Love, life and music with the house legend...

It’s 5pm in Belfast and 11am in Memphis and I’ve just sat down with a brew to chat to Larry Heard. Connecting over Skype, he appears in his home studio smiling. There’s a comfortable aura that surrounds Larry. We ask each other about what we’ve been up to and I relax instantly. You must forgive me, I was a little anxious about meeting the creator of deep house, but such is Larry’s humble personality it almost becomes a chat between two friends.

Larry’s a musician above anything else. He’s been being buying records since the age of nine, and listening to them long before he was even conscious of it. “Both my parents played piano and bought records, they were playing records when I was lying in the crib”, he tells me. “The first records that I recall hearing were maybe Aretha Franklin, Burt Bacharach... Those kinds of records.”

His musicianship began at the age of fifteen, when he began to learn guitar, before progressing to bass at sixteen and drums a year later. He famously left the band he was in at the time because of a feeling of creative stifling. “I don’t think it’s all the customary for drummer to have creative ideas”, he explained in a 2005 RBMA lecture. “They just play the beat, so I left the last band I was in and bought a synthesiser and a drum machine.”

After learning of an emerging form of music at Chicago’s iconic Warehouse, Larry sent two of his earliest tracks in for a test drive. “It was all pretty much immediate because the first tracks I did were 'Mystery Love' and 'Washing Machine' and people still love both of those tracks right now”, he says. “I delivered it to Ron Hardy and Frankie Knuckles and they started playing it pretty much right away.”

It’s not very often that you see a producer create two classics with his first two productions, but Larry did, although he would no doubt play down the classic remark, such is his refreshingly open minded approach with an emphasis on listening to a piece of music without a prematurely formed opinion based on what others have had to say about it.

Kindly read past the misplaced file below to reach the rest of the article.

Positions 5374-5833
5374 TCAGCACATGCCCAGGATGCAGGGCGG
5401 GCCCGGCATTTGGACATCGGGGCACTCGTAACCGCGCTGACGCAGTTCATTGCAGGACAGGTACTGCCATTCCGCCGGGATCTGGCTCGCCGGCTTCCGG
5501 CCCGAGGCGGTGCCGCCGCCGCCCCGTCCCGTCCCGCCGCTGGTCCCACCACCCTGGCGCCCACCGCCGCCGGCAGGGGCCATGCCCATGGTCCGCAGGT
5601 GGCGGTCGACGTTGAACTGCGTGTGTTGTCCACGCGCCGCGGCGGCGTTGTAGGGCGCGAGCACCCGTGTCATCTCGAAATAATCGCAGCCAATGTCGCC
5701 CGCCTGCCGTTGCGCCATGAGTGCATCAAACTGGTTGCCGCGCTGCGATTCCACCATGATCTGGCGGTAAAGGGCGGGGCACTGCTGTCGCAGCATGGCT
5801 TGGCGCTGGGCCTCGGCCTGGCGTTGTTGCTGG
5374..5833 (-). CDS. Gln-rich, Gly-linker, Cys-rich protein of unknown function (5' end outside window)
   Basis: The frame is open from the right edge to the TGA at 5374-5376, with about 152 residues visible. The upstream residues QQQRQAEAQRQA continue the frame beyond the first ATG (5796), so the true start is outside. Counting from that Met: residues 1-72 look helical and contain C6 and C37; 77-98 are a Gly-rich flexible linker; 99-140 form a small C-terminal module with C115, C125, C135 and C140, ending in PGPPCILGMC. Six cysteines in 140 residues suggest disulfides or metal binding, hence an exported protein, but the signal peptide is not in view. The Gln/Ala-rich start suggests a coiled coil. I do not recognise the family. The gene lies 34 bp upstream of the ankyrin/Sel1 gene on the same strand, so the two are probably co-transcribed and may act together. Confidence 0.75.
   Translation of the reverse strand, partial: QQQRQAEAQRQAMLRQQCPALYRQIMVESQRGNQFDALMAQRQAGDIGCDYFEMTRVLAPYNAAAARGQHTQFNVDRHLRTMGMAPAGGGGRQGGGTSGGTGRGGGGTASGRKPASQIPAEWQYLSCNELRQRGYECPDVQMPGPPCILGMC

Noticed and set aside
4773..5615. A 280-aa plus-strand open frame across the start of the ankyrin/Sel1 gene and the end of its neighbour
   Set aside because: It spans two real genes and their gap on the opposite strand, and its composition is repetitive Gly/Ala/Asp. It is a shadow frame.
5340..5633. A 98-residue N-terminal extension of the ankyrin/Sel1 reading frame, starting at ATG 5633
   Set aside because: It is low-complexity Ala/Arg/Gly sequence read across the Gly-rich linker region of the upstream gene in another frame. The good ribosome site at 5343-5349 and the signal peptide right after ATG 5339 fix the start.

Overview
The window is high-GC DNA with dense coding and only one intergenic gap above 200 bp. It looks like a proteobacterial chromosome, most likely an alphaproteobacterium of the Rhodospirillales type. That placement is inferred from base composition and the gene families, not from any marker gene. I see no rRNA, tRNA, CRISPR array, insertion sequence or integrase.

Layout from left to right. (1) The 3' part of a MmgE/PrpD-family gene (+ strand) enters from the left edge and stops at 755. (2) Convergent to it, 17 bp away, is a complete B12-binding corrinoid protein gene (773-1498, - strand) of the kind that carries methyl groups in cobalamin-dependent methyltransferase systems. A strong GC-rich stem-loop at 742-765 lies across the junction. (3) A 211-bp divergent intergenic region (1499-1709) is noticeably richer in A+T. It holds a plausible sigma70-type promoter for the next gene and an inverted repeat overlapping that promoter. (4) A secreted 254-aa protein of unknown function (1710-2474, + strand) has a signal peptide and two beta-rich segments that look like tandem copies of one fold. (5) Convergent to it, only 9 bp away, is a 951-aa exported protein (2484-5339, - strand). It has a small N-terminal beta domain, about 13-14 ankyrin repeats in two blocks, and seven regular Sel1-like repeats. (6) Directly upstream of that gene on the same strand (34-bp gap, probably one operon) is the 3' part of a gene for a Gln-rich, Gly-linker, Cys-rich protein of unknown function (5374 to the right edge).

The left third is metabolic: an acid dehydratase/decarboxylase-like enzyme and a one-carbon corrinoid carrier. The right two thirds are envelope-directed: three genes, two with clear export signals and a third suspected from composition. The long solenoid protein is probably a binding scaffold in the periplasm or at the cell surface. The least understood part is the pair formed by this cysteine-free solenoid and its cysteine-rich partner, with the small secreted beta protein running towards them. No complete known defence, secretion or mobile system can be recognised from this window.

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In 1985, Larry joined Robert Owens and Ron Wilson to create Fingers Inc, a concept that would later lend itself to Larry’s Mr. Fingers moniker after the group officially dismembered three years later. A local celebrity status was thrust upon him, something that he quickly grew tired of, leading to a re-location to Memphis in 1997.

I’m keen to learn, not how the move influenced his music, but his life. Larry comes across as an astoundingly normal guy, wanting nothing more than a peaceful and healthy life, despite his incredible success.

“It calmed my life down”, he says with an air of nightmarish remembrance in his voice. “In Chicago people were literally coming to my door with their demo tapes. That’s intrusion of privacy; if I didn’t invite you over then don’t come over. It wasn’t happening every day, but one time is one time too many. I think someone even came to my mother’s house before and that was definitely the wrong thing to do. That’s being obsessive.”

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I’m engrossed in life and interacting with other people...

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In 2011, Larry identified a problem with his hearing and had to retire from DJ’ing, just prior to the launch of Snapchat and Instagram, two social network concepts that have been blamed for the developing of a contemporary ‘photo or it didn’t happen’ culture, leading to a detachment from the emotionality of dance music. This, however, isn’t something that interests a man of nearly sixty years old.

“I don’t really have the time to pay attention to that kind of stuff. I’m not on Instagram or Snapchat, I have my own life to take care of, I have a label to run, music to make and things around the house to do. Y’know, doing things normal people do. I still go out and mow the lawn and do laundry and that. I’m almost 60 years old; I think it would be silly if I was so engrossed in that!”

“I’m engrossed in life and interacting with other people; the people that are right around me, not the ones that are millions of miles away. It’s like in this neighbourhood, we visit each other, we talk to each other, we don’t need technology, we use our vocal cords.”

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At this point in the conversation we begin to discuss Larry’s interests outside of music. It’s funny that we think of a musician as, somehow, always being on the clock, believing that they must live music and only music, as this, from the outside, is all that we really know them for.

“Most people in jobs arrive late and clock out early, right? Why should it be any different for a musician? I don’t think a musician has to be on the clock all the time.”

“I’m a documentaries guy. I enjoy normal stuff. Working in the lawn, working with wood... I cut down a couple trees a couple weeks ago, you know, manly stuff!”

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I don’t think a musician has to be on the clock all the time.